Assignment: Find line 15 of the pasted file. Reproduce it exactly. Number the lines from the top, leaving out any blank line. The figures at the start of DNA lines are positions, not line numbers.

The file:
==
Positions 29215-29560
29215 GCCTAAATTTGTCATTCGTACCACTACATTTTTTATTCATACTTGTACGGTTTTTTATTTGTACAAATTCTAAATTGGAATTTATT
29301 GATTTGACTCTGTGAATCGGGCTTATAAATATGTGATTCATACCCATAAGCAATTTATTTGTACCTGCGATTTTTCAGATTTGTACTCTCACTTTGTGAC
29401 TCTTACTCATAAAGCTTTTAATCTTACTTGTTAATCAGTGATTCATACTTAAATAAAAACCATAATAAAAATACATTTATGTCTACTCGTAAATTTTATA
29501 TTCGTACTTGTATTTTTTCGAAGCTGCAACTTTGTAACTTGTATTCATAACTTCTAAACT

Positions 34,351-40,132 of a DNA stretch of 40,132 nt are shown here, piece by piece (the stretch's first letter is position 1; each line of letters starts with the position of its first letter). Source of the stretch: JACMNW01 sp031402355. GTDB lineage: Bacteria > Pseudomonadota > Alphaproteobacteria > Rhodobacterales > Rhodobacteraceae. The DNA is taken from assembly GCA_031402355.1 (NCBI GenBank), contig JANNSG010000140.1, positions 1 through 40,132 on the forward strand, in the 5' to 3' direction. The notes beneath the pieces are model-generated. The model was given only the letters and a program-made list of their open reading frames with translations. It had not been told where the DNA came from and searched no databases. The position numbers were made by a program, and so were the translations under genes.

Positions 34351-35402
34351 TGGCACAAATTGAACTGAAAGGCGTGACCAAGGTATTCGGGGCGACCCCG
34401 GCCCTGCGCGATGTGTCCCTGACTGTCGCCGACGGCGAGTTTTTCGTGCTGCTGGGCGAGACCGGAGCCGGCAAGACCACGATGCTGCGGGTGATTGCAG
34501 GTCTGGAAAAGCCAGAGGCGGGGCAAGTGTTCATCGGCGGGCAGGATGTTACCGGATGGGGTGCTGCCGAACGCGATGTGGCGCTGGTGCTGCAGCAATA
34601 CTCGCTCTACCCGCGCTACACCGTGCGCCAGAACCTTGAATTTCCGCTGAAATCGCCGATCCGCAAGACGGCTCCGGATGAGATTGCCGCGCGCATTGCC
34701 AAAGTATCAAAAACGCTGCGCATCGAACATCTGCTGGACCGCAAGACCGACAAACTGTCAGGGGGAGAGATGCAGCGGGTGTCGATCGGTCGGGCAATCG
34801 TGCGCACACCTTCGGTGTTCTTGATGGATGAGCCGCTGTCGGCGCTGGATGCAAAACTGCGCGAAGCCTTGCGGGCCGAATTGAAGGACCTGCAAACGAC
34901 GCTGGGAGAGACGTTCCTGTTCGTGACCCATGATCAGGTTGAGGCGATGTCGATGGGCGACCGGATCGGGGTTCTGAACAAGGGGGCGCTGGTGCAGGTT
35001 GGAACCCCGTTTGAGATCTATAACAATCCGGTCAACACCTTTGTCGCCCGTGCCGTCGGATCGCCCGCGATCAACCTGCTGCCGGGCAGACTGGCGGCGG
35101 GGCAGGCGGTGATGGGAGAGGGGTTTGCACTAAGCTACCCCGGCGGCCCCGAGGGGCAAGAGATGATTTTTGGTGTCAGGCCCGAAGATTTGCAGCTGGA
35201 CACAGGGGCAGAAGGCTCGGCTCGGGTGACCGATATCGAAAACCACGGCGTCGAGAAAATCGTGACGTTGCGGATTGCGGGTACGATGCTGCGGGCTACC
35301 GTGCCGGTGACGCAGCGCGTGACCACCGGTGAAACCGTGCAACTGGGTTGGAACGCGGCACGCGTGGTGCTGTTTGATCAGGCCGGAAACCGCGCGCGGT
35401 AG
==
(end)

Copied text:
35001 GGAACCCCGTTTGAGATCTATAACAATCCGGTCAACACCTTTGTCGCCCGTGCCGTCGGATCGCCCGCGATCAACCTGCTGCCGGGCAGACTGGCGGCGG